Packard

The Packard Piano Company had it's roots in the reed organ industry and was located in Fort Wayne Indiana area since 1871. Isaac T. and Edmund Packard moved to Fort Wayne after the Chicago fire in 1871. With the backing of a banker S. B. Bond, the name was changed to the Pakard Organ Co. in 1900.

Chronicled in the Gellerman's International Reed Organ Atlas, these instruments, of the highest grade, were manufactured in America. They presented an ideal example of high grade sales both here and abroad.

Many piano manufacturers that made highly esteemed pianos around the 1930's went bankrupt during the Great Depression. Much of the nuances about construction, design, art, and engineering were lost. These lone manufacturers were bought up by the surviving companies. In some cases, the companys design continued to be used, and some were not. The Packard Piano is included in the list of these manufacturers.

A model industry, where labor is brought to the art of perfection, the inner workings of this factory find expression in the terms "The workings of the Packard factory at Ft. Wayne present and ideal example of harmonious industry". If there is no harmony in the factory, there will be none in the piano. The result was loyal employees that created superior results in skill and efforts. High endorsements from many famous musicians created increased production and these versitle pianos met the requirements of all buyers.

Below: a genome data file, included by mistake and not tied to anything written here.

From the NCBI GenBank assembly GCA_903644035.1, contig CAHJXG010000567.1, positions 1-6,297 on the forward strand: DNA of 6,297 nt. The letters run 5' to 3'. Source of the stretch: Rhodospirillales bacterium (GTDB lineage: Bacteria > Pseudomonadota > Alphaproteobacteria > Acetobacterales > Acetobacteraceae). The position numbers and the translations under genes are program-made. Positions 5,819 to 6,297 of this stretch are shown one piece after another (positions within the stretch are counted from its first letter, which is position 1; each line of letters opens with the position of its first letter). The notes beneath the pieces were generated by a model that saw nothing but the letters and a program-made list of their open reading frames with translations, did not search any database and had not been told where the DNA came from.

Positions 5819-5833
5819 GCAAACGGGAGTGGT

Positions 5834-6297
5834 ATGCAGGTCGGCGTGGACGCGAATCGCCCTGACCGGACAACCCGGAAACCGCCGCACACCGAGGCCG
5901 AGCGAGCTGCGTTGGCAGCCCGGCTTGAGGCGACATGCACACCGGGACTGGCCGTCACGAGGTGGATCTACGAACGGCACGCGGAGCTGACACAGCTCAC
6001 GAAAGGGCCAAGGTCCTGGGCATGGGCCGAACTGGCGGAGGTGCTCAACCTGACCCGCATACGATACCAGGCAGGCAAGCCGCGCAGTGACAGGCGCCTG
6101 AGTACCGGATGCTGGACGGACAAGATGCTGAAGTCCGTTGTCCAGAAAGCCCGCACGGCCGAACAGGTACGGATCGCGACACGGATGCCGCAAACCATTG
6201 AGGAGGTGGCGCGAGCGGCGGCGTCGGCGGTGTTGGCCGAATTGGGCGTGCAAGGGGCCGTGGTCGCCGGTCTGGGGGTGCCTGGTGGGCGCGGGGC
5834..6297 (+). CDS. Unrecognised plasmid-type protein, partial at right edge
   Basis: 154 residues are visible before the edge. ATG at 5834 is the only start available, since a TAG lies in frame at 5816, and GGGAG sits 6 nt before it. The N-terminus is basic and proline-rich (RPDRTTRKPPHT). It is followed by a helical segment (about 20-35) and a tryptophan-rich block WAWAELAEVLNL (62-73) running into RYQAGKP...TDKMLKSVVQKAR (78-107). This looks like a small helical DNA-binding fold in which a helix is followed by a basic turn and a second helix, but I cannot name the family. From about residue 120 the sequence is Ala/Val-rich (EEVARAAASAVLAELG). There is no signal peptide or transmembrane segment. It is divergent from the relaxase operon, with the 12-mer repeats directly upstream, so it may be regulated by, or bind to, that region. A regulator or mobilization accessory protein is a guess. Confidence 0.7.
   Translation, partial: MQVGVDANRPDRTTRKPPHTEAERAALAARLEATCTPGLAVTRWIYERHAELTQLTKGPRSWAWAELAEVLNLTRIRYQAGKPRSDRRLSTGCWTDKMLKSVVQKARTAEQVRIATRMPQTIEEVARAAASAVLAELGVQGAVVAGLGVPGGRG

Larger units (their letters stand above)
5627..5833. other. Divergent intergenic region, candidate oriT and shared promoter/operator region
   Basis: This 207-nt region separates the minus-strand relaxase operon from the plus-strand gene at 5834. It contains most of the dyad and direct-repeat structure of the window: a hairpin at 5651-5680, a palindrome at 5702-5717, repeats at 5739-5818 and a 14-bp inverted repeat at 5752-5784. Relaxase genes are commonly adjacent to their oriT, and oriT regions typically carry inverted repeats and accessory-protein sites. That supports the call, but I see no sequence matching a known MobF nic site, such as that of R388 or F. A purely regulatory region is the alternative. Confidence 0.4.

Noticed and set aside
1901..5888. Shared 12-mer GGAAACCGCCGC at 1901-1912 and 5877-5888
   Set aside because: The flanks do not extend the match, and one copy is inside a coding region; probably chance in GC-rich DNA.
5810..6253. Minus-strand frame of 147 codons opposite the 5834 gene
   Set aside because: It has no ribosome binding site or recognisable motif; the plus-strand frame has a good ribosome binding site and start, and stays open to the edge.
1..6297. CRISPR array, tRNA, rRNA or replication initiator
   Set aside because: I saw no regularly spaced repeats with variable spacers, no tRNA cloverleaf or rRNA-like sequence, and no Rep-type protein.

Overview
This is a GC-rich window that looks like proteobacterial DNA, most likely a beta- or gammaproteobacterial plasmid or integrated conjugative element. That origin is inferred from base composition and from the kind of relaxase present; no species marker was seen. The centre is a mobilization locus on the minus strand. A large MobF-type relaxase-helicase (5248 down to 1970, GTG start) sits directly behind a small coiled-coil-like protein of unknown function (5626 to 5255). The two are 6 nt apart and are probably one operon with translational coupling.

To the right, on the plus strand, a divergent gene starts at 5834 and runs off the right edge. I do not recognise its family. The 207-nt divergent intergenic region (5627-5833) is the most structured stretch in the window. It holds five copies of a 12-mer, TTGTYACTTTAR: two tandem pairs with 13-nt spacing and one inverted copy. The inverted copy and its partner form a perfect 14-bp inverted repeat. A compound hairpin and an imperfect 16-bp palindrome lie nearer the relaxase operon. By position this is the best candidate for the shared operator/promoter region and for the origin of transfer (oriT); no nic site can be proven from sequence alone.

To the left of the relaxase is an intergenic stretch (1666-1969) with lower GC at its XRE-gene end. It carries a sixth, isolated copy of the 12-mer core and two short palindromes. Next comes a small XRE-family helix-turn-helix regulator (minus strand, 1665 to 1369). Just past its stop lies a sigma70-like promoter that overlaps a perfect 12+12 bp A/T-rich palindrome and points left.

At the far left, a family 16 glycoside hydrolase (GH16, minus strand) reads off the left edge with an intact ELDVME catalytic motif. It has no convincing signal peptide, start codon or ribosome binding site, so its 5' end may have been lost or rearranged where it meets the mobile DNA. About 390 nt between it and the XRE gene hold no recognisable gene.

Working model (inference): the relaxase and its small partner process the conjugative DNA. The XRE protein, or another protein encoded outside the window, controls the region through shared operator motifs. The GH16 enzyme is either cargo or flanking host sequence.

The output of these instruments greatly increased through the years and is today, one of the largest in the country. Sale and restoration of the few that remain are in great demand.

The Packard Interpreter player-piano (grand, upright and reproducing styles), presents the same artistic flavor as the Packard Piano. For those who are acquainted with it, the Packard does provide the best proof that it's merit is held in high esteem.

Larry Fine, includes the Packard as being on the list as a go by guide for investment opportunities that still retain value. Larry says that a good piano in poor condition is still a poor piano. A medium-grade piano in good condition may be the better investment. This is by no means complete, or universally agreed upon, but is merely a guide.